Juxtaposer is an app that allows you to creatively combine multiple photos together by enabling you to remove portions of the top image while seamlessly blending the two together.
More recently than not, I’ve seen many photography apps come out for iOS that specialize in one specific task. These apps focus on performing one thing, and they tend to do them well since they pack in more detailed features specific to performing that one task. There may be all-in-one apps that do similar things, but to my experience, they often fall short in the available features that make these one-trick ponies stand out from the crowd.
While I was well aware of this app, I’ve never used it until recently when I saw it at Starbucks as one of their Pick of the Week apps. To this day, I’ve been content with Image Blender, which is a comparable app with slight differences. So, which is better? Well, let’s find out!
As I mentioned in the opening of this review, apps that focus on one thing tend to do them well because of the added functionality they are able to incorporate. This app does not disappoint in this respect as it incorporates features that you would want/need for making compositions, and goes even further by allowing you to save stamps (portions of a photo that have been cut out) and sessions, which can be a great time-saver for some.
Useful features of this app include:
- Ability to change brush size and edge hardness
- Picture-in-picture of the zoomed portion of where you are editing (although a brush offset would be more to my liking)
- Several different blending options available (Multiply, screen, overlay, etc.)
- Ability to edit temperature, tint, saturation, etc. on either photo to seamlessly blend the two together
- Thoughtful shortcuts like double-tapping to change from erase to un-erase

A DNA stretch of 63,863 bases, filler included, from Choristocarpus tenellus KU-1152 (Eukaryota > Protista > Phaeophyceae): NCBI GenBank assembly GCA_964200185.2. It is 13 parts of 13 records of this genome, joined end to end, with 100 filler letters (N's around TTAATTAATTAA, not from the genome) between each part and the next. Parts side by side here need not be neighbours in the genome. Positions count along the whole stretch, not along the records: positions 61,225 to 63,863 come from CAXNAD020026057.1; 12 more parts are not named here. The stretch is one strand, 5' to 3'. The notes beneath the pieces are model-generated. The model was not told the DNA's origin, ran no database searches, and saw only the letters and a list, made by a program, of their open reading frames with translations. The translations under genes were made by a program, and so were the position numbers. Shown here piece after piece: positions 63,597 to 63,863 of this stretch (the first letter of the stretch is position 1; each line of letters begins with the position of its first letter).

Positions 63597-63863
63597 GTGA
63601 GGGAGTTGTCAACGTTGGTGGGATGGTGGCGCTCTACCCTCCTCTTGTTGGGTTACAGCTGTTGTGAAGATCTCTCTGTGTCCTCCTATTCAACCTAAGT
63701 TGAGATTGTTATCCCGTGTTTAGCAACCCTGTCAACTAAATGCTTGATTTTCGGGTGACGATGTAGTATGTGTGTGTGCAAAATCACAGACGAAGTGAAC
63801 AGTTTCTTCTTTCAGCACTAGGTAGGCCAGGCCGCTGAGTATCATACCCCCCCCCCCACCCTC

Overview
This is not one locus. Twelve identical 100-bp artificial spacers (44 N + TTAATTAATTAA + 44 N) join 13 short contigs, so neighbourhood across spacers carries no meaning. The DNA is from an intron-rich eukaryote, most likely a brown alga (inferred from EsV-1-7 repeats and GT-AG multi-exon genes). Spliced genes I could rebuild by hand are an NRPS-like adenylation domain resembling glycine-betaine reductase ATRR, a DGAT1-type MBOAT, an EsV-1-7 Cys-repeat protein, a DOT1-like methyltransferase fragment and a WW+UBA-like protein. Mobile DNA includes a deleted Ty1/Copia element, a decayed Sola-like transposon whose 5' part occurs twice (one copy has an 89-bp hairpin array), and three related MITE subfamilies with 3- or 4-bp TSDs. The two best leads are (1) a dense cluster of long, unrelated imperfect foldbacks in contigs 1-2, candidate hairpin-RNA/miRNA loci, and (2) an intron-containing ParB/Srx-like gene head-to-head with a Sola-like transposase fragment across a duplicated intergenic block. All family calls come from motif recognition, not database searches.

With the most recent update, the app now has full support for iPhone 6 and 6 Plus. The clean and uncluttered interface coupled with easy-to-learn icons, allowed me to focus on the task at hand (or finger!), working efficiently within the app. Its responsiveness gives it a polished feel. All of this combines to make for an efficient workflow that will be sure to speed up the time it has taken me thus far to combine images.
It’s a great app that does what it does, well. With its ability to save sessions and even stamps, it adds an extra feature that can be a great time-saver for some. With the clean interface, responsive UI, and easy-to-learn features, I had no problems creating my first composition with this app. The one thing I would love to see in the next release would be an offset feature for the brush, so that your finger isn’t covering the area you are editing (Image Blender does this well). I found the picture-in-picture feature that tries to alleviate this problem not as useful since I’m more used to looking at the area I’m editing, rather than a box that is nowhere near my finger, and that automatically moves depending on where you’re editing. Despite this, it just may now become my go-to app for combining images.